Friday, 11 June 2010

samosa and bagel

Two of my favourite foods, together at last.

Samosa is from Hindi समोसा samosā, probably from a Persian form equivalent to Sanskrit sam plus bhuja and meaning "having equal sides". Samosas do have somewhat equal sides, if you make them right.

Sanskrit bhuja means "the side of any geometrical figure", but also "arm, branch, bough, bending, curve". The latter meanings let us trace it Proto-Indo-European *bheug- "to bend".

In Germanic, the variant form *bheugh- is found in Yiddish בייגל beygl, a diminutive formed from Old High German boug "ring". Bagels are vaguely ring-shaped, if you make them right.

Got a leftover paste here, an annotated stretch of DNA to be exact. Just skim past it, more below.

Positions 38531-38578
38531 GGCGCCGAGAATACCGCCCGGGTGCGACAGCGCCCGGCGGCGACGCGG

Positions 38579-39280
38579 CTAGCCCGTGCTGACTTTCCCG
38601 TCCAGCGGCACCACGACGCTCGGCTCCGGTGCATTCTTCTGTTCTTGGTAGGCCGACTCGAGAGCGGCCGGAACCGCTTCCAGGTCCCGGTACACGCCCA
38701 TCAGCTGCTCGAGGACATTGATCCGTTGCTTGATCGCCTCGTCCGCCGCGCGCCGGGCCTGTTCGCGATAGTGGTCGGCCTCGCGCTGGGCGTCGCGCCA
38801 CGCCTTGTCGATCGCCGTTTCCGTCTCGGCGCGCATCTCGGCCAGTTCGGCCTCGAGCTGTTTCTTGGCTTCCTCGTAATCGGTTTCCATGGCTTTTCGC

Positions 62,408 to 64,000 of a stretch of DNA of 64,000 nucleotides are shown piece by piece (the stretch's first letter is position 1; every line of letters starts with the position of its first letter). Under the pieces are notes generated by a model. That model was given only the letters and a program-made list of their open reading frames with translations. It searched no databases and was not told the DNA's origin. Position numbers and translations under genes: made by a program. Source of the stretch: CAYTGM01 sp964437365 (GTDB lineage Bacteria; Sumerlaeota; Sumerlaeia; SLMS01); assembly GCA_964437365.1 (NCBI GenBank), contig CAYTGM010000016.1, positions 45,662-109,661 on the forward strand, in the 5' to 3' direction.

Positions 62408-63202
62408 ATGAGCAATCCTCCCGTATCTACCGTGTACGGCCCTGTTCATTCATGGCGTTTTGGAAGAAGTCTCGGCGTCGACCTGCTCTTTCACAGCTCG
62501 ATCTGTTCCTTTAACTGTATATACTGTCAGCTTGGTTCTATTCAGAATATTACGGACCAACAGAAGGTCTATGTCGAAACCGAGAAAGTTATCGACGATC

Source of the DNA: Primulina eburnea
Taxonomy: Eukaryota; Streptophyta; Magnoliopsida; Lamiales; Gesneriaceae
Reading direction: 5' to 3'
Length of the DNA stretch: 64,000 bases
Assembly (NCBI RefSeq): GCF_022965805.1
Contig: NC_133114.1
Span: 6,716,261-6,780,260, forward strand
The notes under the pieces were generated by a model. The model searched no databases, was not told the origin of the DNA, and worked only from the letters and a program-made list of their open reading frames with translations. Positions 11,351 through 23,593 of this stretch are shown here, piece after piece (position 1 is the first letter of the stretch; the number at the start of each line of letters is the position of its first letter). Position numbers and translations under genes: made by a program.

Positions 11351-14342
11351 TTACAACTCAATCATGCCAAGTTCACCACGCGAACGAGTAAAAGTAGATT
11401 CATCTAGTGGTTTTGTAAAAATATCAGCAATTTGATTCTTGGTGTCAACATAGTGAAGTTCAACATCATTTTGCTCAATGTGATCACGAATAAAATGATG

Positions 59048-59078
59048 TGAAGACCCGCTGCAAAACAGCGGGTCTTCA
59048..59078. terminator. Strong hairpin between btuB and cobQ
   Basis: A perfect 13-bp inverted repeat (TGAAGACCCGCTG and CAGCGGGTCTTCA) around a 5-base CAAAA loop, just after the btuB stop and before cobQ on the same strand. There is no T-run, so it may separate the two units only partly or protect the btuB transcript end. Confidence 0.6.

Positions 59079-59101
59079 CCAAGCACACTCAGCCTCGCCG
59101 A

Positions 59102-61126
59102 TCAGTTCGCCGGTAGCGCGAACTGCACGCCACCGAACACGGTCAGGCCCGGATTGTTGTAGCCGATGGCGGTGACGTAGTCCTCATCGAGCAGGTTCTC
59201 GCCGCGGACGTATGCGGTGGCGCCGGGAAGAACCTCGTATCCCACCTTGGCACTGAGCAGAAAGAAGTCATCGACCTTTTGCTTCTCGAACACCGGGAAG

be_slayed said...

What Platts actually argues (and I think he's likely correct in this case) is not that samosa derives from Skt. sam + bhuja, but rather that it comes from Persian sam-būsa where these two elements are equivalent to (i.e. cognate with) Skt. sam and bhuja.

goofy said...

Thanks. Sometimes I find Platts hard to follow.